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I am pretty new to chess, and I play lot of chess puzzles: trying to find the best move for a given situation (which will not necessarily end-up with a checkmate).

Is this a good way to learn chess or should I play more normal games?

  • 3
    As a beginner, pretty much anything that doesn't leave you confused or frustrated is a good way to improve. – Pete Becker Dec 12 '15 at 22:50
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Solving alot of tactic puzzles is a fantastic way to improve for a beginner.

One of the reasons for my improvement was the constant solving of tactics on chess.com's tactics trainer feature, which basically made me shed my beginner skins, since tactics almost always play a decisive role in the games of beginners.

However, you must also play many normal games, preferably in real life instead of online, and against stronger players, as this will provide you with invaluable experience for the improvement of your game.

You must also familiarize yourself with the strategic features of chess, (backward pawns, space advantages) and the endgame in order to improve. Tactics can only get you so far.

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Is [solving chess puzzles] a good way to learn chess or should I play more normal games?

This gets the classic answer for an either/or choice that needn't be exclusive: yes. In other words, do both, as these are two of the surest ways to improve, and each is all but necessary in order to do so. Of course, one's time is limited, and so your question may rightly be: which to focus on more. That should probably be decided by an analysis of your own games, especially losses. For instance, if you can trace most losses to tactical oversights that you wouldn't have recognized were possibilities before they happened, then more tactical training is definitely in order. On the other hand, if you find yourself committing mistakes where you should have known better, but lost focus, say, then more time playing games might be needed. But I want to reiterate the case for finding some time for both.

It's an empirical fact that tactical mistakes (and taking advantage of tactical opportunities that are presented) tend to play a very decisive role in chess, and that fact is amplified at the lower levels (and on up to pretty high levels even); after all, it's hard to come back after hanging your queen. Beginner players in particular will tend to make very egregious, serious-material-losing mistakes quite often, and so simply cutting down on such oversights (and learning to spot when your opponent makes them) can pay enormous dividends in one's skill/results rather quickly. Solving tactical chess puzzles (e.g. at ChessTempo) is the best way to hone one's skill in this area, and can lead to very rapid improvement.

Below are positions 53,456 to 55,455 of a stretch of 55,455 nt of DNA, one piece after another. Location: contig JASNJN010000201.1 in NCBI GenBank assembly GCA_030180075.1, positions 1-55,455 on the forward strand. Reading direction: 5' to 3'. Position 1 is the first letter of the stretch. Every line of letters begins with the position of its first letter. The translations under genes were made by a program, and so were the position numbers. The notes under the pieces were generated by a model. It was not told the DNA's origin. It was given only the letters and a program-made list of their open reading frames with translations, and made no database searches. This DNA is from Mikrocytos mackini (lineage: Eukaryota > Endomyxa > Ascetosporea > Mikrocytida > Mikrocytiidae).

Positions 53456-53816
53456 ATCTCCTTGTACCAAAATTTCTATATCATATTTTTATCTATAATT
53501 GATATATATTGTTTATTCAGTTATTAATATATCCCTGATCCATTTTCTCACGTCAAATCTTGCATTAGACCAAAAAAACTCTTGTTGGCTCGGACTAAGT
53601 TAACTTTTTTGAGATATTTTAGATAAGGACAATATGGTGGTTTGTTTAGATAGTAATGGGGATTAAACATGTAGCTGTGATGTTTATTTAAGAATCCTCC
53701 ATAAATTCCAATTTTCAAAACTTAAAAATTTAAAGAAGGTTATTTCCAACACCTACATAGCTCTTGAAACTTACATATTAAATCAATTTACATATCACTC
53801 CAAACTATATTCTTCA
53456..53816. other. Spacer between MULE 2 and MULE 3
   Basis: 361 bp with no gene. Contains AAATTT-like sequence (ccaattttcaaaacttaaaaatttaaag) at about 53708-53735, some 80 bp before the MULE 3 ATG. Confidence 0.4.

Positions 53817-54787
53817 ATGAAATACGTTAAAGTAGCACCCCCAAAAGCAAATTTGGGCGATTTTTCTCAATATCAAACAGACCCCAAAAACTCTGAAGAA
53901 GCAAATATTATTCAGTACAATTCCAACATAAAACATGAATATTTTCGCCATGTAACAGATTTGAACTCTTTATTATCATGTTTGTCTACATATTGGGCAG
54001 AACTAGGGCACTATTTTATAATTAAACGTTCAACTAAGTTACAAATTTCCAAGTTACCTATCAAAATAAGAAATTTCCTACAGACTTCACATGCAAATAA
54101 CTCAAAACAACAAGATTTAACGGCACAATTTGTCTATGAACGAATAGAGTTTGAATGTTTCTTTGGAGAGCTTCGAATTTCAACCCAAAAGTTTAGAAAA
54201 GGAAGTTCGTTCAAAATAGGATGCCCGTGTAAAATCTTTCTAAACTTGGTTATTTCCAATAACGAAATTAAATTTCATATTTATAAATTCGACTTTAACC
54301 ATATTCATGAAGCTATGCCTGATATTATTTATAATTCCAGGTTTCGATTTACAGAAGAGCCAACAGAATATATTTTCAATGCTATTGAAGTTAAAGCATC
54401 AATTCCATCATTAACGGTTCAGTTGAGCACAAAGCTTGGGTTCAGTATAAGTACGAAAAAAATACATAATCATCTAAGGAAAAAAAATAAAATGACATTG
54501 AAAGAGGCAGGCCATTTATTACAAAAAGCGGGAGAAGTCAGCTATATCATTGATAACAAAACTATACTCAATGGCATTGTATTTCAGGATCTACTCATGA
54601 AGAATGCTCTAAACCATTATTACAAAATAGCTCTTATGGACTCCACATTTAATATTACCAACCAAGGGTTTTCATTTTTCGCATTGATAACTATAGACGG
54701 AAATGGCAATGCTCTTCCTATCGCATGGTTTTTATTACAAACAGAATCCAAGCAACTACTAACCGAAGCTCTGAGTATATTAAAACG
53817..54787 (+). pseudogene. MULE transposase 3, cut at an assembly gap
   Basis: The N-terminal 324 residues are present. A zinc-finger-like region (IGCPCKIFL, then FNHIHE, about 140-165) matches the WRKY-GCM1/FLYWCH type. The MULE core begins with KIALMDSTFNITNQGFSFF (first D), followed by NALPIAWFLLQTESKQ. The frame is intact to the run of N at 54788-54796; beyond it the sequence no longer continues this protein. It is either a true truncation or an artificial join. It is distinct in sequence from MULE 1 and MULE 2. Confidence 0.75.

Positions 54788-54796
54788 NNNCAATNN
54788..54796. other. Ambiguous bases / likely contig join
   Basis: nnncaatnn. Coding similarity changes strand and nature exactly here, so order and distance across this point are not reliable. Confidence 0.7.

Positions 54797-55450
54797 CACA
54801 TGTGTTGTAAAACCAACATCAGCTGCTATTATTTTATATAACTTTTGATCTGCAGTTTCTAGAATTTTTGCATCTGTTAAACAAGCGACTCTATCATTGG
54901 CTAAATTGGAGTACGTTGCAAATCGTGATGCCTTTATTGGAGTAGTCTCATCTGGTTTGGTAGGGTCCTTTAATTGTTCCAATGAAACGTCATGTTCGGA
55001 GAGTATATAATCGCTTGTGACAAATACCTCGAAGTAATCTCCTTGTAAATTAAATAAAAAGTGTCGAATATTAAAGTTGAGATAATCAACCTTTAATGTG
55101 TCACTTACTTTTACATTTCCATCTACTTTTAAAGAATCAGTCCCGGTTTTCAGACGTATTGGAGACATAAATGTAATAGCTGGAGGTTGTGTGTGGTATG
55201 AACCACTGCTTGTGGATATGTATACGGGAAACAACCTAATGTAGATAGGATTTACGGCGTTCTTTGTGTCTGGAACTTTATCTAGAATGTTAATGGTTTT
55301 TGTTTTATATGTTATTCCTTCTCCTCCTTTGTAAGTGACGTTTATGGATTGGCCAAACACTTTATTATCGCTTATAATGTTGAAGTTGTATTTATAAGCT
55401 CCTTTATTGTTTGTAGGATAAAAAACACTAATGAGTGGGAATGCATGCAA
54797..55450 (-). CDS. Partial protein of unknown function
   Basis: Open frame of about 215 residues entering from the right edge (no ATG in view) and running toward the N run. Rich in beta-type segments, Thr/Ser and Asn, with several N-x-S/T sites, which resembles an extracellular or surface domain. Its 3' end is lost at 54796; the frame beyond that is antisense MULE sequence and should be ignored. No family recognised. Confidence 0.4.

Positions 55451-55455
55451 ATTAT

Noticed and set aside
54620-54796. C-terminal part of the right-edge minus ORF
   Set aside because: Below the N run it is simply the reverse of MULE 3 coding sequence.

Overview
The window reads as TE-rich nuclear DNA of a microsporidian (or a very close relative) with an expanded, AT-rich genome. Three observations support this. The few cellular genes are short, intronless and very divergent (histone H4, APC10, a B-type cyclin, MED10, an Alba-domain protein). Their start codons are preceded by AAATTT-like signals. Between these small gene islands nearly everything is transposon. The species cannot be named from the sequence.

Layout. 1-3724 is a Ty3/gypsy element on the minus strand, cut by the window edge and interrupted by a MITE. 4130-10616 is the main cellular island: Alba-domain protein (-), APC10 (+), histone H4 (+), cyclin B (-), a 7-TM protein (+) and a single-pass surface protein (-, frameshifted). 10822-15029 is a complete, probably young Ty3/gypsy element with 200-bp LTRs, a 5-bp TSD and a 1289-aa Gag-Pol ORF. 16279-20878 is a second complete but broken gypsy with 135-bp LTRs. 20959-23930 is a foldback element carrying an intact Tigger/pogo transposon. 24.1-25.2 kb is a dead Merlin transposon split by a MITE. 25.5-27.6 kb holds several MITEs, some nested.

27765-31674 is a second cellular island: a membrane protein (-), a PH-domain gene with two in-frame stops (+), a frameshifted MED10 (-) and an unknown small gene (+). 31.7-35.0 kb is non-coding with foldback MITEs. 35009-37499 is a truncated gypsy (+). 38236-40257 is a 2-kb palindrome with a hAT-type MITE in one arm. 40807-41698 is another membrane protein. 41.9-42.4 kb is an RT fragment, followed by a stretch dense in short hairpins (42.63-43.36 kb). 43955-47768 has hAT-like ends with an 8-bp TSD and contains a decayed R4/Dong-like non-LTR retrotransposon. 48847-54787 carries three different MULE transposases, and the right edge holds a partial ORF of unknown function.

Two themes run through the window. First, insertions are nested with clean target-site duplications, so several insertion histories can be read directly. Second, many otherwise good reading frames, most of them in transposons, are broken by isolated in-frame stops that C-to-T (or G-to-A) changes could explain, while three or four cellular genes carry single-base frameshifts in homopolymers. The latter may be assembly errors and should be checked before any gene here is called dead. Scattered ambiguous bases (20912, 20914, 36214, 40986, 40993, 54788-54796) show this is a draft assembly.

That said, merely doing that can only get one so far. Playing actual games from start to finish provides invaluable experience for ... playing actual games from start to finish. You could spend countless hours in a gym shooting thousands of shots from every spot on a basketball court, to the point where you are an excellent shot. That would undoubtedly make you a more skillful basketball player. But it wouldn't prepare you to struggle against stubborn defenders, or to withstand the rigors of running up and down the court for a long period of time, or to sense where you should position yourself on the court in the flow of a game. Similarly, solving tactics puzzles doesn't prepare you for the give-and-take struggle for initiative and advantage in a chess game, or offer practice in turning a hard-earned advantage into an actual victory (or setting up stiff resistance when things haven't gone your way), or maintaining your focus throughout the entire course of a game. To progress in terms of competitive results pretty much demands playing more actual games as well.

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Definitely not a bad approach but one thing you should know is the importance of strategic/positonal play cannot be emphasised enough.

Tactics can only get you so far. If you're tactically sound but your positional play is wanting, that will pose trouble.

Against other beginners, sure you will win a couple games but as you move up the ladder, things are bound to get "interesting"

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It's a decent way. But there are some problems with it. Sometimes the puzzle's AI moves their piece even though another piece could be moved better. But this way you can practice how in some situations you can win a piece (like winning a Queen) or check-mate the opponent. But to really become good in playing chess, you have to play normal matches as situations you come across in normal matches are not always in puzzles and you need to know how to win / prevent losing.

Good luck and I suggest you keep on training, but not only training this way, but also play normal chess.

I suggest playing normal chess against the same rating, but not AI's. AI's can be a little 'dumb' sometimes. I noticed it a few times on lichess.

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On Sep 2, 2013 I wrote a blog post explaining how the improvement shown on the image below came from almost a month of doing tactics daily. So indeed it works at the lower levels, the proof is in the image ;-)

Progress

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I agree with other comments but I also believe you should have an approach to studying tactics such as recommended by Alexander Kotov in "Think Like a Grandmaster" (I skipped a rating class after studying this book) or in the book "Imagination in Chess" That is, it helps to have an understanding of tactics and a systematic way of studying them.

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